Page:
Iberian Water Frog tadpoles (Photo: Steve Andrews)

Sadly the hot, dry weather has evaporated all the water before the tadpoles could complete their metamorphosis and they have all perished. I had moved some to the deeper pools but it was in vain because they dried up too.

French lavender (Photo: Steve Andrews)

The wildflowers here are spectacular in spring with so many species bringing a splash of colour to the countryside. French Lavender, Candytuft, Campanula lusitanica, Silene colorata (a bright pink Catchfly), Common Poppies, Three-leafed Snowflake, Narrow-leafed Lupin, St John’s Wort, Crown Daisy, Asphodel, Toadflax, Tassel Hyacinth, Blue Hound’s Tongue, Scrambling Gromwell, and Sage-leafed Cistus are just some of the colourful plants that beautified my country walks back in April and May. It is hard to think that all these pretty flowers were growing well not long ago on ground which is now brown and tinder dry. Where even the grass has died down and the paths are dust.
Flowers in Spring (Photo: Steve Andrews)

Earlier in the year there were countless butterflies. I would expect to see Swallowtails, Red Admirals, Green Hairstreaks, Spanish Festoons, Clouded Yellows, Speckled Woods, Small Coppers, and Small Whites and would never fail to be disappointed.
Green Hairstreak (Photo: Steve Andrews)

A bit later the Meadow Browns became the most commonly seen butterfly but now there are hardly any about.  There are hardly any flowers left from which they could feed and the vegetation has died back or is conspicuously brown and shrivelled up. In the four years before this year I have never seen it so dry and so dead looking as it is now. I live in Quinta Do Conde, a town between Lisbon and Setubal, so am not in the hot south of the country. If it is like this here I dread to think what it must be like in the Algarve.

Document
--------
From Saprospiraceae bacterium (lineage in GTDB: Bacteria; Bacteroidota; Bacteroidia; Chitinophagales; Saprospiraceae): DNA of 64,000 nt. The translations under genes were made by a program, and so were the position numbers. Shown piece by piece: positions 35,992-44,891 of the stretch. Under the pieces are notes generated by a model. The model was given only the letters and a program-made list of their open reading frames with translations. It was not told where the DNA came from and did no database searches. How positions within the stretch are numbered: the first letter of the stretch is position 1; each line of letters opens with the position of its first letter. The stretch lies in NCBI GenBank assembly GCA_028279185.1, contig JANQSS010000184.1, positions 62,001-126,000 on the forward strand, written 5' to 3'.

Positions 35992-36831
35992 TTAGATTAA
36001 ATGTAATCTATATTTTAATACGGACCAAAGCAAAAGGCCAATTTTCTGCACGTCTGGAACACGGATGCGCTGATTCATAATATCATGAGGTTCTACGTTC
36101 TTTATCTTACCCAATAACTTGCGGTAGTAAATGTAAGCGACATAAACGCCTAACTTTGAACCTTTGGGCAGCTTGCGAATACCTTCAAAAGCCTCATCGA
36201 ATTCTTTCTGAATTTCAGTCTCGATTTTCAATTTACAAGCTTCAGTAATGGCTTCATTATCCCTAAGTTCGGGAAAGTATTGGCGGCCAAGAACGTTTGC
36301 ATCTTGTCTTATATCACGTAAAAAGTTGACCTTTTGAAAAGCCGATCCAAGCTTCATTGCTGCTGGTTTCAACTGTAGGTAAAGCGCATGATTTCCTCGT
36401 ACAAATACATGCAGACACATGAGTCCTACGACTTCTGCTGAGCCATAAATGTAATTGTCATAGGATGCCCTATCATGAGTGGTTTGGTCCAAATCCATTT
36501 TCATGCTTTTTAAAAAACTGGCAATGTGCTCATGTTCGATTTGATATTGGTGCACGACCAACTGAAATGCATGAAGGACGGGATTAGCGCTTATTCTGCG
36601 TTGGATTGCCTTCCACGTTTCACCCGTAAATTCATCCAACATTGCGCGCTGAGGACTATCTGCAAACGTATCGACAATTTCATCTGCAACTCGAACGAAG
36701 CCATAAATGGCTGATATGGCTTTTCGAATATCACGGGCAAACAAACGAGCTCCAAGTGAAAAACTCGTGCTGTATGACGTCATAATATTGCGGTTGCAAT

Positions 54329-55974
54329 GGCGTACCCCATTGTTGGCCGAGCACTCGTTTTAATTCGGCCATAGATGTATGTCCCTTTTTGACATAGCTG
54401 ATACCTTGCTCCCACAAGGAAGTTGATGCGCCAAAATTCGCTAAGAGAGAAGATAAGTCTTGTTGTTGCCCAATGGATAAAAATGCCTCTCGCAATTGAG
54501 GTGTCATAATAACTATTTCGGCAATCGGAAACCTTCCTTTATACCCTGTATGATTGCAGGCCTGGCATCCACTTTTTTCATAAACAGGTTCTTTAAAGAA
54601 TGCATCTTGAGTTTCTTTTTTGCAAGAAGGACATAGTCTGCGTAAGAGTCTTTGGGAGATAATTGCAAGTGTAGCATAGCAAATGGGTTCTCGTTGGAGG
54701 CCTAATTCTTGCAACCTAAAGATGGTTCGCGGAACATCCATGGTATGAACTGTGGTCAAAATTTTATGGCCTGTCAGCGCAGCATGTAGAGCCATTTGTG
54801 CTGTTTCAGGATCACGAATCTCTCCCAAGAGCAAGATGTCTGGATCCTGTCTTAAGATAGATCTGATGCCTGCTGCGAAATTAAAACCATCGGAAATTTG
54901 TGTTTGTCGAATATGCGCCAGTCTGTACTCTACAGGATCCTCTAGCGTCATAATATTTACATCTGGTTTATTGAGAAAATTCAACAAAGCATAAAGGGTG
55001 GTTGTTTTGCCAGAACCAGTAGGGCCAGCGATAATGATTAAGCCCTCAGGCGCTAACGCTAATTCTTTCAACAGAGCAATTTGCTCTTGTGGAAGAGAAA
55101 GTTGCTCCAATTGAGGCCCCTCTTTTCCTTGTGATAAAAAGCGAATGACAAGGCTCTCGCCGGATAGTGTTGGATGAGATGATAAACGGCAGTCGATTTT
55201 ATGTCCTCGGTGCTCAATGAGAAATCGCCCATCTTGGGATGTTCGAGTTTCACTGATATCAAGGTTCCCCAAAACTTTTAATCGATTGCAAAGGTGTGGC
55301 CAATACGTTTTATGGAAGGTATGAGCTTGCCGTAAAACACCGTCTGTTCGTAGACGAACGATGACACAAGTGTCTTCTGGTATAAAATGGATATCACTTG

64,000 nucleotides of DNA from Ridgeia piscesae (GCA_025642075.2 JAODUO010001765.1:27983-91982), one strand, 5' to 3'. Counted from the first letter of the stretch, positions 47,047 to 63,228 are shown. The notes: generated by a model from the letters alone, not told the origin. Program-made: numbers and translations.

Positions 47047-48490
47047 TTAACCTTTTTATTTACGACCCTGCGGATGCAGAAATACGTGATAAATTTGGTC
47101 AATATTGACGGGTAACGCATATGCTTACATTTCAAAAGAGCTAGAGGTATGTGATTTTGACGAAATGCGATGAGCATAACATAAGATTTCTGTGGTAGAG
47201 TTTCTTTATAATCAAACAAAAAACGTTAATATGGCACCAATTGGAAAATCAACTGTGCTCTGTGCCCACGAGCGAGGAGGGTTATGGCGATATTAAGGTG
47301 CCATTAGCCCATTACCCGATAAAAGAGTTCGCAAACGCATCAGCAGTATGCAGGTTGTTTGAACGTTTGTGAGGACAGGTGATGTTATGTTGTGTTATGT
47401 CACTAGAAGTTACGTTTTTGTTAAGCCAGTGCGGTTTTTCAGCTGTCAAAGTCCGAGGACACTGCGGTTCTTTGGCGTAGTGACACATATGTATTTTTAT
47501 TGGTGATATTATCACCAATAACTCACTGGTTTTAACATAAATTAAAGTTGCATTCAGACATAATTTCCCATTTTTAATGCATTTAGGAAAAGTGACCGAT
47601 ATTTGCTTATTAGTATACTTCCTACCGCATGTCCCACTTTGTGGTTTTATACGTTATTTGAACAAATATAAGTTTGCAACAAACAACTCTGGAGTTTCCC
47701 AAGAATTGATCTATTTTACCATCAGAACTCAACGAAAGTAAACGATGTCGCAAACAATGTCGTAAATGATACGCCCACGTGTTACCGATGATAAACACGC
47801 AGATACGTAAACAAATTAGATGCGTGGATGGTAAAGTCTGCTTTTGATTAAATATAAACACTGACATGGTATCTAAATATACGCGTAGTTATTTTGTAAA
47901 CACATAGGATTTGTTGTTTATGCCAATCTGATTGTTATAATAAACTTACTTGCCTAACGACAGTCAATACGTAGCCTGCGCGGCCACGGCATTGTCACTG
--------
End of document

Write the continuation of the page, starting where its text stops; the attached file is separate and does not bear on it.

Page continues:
Skeleton Weed (Photo: Steve Andrews)

But not all plants are doing badly in the hot and dry conditions. Some are colonising new ground and others are adapting. The Skeleton Weed (Chondrilla juncea) is a species that is happy growing in arid places and I see more and more of the plant on waste ground where I live and even growing in cracks in paving. It is an invasive weed that has become a problem in many parts of the world and after wildfires it will rapidly colonise new ground where other vegetation has been killed.
Black Mustard, or a species of mustard that earlier in the season looks very like Black Mustard, is forming bushy clumps when it goes to seed here. They resemble tumbleweeds and can easily break off helping to distribute the plant.
Mustard clump (Photo: Steve Andrews)

As already mentioned, wildfires are becoming a new ‘norm’ for Portugal and can now occur all year round, due to Climate Breakdown and droughts which can now take place even in the winter. These fires, in addition to destroying farms and houses, are killing animals and people, as well as vast numbers of trees of native species. Pines and Cork Oak can regenerate if not too badly burned but when the trees are weakened and if drought continues they become very susceptible to disease. The Pine Wilt Nematode, spread by various wood-boring beetles is killing pines throughout the country. When the rains finally do arrive another problem the countryside faces is the erosion of the fertile top soil that is washed away.
The Portuguese authorities have implemented legal measures requiring landowners to take action by clearing undergrowth,  brushwood and scrub that could easily burn. Many areas where this has been done will have destroyed wildlife habitat and many dormant and active species sheltering in the vegetation. Efforts to provide safety for farmers and residents of Portugal, are surely taking a toll on the flora and fauna of the country.